Tourism and population growth sustain peaking Queenstown property market
Unprecedented tourism and population growth underpin a sustained peak in the Queenstown property market, according to a new report. The annual Colliers International Market Review and Outlook says infrastructure development, economic growth, low interest rates and increased construction activity are also behind the historically high Queenstown and Wanaka markets.
"Demand exceeds supply across the board and some sectors, including rental housing and visitor rooms, remain at crisis point." The area has among the highest tourism and population growth figures, median house prices and median rental prices, in the country.
"However, this cycle appears to be different. We believe this can be attributed to the extremely strong tourism market providing a catalyst for ongoing high demand for property, as well as underpinning continued construction growth." Total guest nights in Queenstown for the year to March 2018 were 3.6 million - 3 per cent growth compared to the previous year and visitor spending had increased. Queenstown 's resident population in 2018 is about 25,500 but this is expected to almost double in 40 years, providing an ongoing and strong driver to the property market.
To keep pace with infrastructure demands the Queenstown Lakes District Council is proposing a $1 billion work plan over the next 10 years. Other developments include a new primary school and expansion of the new Wakatipu High School.
Residential property in Queenstown is in extremely high demand, the report says. The median price of a house in April was $1,152,500 and the median section price was $500,000. A lack of stock for first-home buyers in Queenstown was pushing buyers to outlying towns such as Cromwell and Kingston.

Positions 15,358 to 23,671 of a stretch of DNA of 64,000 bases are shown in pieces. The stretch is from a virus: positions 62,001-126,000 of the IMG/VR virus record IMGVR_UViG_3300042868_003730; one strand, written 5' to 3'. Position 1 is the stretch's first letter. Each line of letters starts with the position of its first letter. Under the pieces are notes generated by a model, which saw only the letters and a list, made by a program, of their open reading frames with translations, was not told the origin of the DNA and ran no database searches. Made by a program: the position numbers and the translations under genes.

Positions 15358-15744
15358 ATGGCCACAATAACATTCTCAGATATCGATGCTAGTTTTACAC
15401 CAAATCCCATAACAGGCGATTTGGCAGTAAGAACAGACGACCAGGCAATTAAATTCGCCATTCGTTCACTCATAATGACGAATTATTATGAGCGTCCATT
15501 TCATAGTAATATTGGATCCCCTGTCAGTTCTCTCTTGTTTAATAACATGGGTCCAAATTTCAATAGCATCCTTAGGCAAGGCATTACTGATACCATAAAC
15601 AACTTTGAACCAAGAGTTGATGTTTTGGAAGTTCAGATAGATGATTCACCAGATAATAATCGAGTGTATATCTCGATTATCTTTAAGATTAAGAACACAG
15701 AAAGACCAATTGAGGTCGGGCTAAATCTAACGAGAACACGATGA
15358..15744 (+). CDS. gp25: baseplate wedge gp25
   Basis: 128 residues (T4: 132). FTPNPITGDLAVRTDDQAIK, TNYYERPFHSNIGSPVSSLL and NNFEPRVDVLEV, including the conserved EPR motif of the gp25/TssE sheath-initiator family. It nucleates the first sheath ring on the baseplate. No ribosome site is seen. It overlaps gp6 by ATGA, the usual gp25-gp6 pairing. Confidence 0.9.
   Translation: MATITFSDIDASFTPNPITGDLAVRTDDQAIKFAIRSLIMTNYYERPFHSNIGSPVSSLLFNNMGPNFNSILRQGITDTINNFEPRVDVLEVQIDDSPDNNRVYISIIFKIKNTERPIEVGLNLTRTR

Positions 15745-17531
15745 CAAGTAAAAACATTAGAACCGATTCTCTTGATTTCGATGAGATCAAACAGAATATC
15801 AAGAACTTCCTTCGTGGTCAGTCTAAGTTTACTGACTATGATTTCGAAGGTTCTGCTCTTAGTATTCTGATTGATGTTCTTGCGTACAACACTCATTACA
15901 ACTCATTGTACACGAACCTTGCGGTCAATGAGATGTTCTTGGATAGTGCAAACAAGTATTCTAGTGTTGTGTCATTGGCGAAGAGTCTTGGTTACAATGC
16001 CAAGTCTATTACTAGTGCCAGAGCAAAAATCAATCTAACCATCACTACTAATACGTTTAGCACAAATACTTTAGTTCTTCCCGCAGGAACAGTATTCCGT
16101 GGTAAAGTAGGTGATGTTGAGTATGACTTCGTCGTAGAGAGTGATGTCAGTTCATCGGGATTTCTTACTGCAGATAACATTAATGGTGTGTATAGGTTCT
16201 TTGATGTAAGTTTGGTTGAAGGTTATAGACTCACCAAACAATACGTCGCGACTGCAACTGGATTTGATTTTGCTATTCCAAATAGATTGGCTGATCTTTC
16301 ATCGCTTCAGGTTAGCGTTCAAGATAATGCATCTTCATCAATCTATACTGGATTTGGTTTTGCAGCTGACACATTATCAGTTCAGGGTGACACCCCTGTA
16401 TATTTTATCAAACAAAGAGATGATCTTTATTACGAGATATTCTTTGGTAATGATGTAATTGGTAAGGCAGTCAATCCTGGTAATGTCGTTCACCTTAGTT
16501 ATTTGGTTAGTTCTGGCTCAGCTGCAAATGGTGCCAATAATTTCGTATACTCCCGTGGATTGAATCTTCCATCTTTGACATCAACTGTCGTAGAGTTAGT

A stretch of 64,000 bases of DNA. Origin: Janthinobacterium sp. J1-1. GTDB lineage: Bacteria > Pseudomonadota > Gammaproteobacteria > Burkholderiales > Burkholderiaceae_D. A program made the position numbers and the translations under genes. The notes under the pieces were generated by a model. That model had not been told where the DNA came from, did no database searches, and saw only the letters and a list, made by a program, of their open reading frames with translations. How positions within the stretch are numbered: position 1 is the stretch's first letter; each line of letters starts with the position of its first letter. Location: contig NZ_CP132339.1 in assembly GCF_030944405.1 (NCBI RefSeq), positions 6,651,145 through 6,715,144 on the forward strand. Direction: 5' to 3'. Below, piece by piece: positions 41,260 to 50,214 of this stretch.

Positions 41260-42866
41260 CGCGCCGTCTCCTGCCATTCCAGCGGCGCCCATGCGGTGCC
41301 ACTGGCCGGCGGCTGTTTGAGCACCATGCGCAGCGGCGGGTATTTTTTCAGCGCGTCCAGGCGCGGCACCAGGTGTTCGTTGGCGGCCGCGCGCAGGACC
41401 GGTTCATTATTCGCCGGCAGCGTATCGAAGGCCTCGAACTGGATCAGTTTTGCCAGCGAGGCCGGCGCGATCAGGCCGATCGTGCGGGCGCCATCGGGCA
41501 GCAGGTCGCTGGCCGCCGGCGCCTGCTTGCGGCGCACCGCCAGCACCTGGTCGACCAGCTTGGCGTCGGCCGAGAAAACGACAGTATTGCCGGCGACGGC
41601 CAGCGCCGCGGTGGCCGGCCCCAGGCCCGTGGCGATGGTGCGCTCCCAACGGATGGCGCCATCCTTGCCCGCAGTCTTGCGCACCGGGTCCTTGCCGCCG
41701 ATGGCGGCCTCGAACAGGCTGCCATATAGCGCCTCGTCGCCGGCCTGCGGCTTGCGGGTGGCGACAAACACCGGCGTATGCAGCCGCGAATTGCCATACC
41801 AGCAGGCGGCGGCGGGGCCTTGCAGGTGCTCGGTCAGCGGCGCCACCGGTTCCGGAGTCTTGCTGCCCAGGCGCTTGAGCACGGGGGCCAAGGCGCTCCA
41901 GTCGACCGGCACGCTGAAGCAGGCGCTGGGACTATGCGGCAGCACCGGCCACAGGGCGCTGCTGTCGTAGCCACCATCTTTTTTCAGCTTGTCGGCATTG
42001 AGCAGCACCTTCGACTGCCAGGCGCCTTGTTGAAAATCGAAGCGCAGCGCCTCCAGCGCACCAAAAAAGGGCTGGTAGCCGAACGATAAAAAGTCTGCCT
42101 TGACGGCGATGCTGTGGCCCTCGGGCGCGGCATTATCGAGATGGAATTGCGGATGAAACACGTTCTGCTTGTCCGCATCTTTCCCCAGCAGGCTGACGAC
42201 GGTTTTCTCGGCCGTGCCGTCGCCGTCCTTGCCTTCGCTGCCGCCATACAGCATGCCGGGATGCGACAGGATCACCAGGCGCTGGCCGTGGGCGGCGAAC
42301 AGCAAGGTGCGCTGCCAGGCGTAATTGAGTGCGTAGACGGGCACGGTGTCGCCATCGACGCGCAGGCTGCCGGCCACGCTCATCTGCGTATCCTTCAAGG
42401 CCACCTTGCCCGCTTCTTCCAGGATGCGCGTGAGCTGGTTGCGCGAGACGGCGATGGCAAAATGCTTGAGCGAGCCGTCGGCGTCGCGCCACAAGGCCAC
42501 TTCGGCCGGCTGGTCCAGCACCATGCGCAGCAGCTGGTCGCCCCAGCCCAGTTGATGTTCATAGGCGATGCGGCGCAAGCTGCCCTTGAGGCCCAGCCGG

"However, market sentiment in Queenstown is moderating and sales volumes have leveled off from the highs of 2016. The report says "affordability ceilings" have been reached in secondary sales at the lower end of the market (in subdivisions such as Shotover Country) and prices are unlikely to go higher. House rental rates were levelling off but Queenstown remained one of the most expensive places in New Zealand to rent a house with a median rent of $690 for a three-bedroom house in the six months to the end of April. Central-East Auckland median rates over the same period were $420.
The report says AirBnB listings have been singled out as contributing to affordability issues. Infometrics data showed "whole house" AirBnB listings in Queenstown make up 14 per cent of the total housing stock. The council is planning to place restrictions on AirBnB rentals to protect the supply of long-term rental houses but the report warns that reducing the listings may exacerbate Queenstown's visitor accommodation room shortage and cost local jobs.
The commercial property market is on a high with retail space in high demand and a critical shortage of industrial land available for development, meaning many developers were moving to Cromwell. There is a shortage of yard-based industrial land in Frankton: "with around 8000 rental cars currently stored in the area (this number is likely to grow).
Visitor accommodation remains in "extremely short supply" and the increasing cost of accommodation - the average daily room rate is $239 - has resulted in shorter average stay lengths and some tour groups using out of town accommodation. However, there are 330 rooms under accommodation, 686 rooms consented and 1389 rooms at consent stage. Also, four new hotels had opened in Queenstown during the last year.
In Wanaka, the fast pace of growth has begun to taper off but the market continued to benefit from strong population and tourism growth. Residential construction is booming yet "there is likely to be room for further expansion of the property market before demand and supply begin to equalise and expansion of the property market before demand and supply begin to equalise and we see the end of the current growth cycle."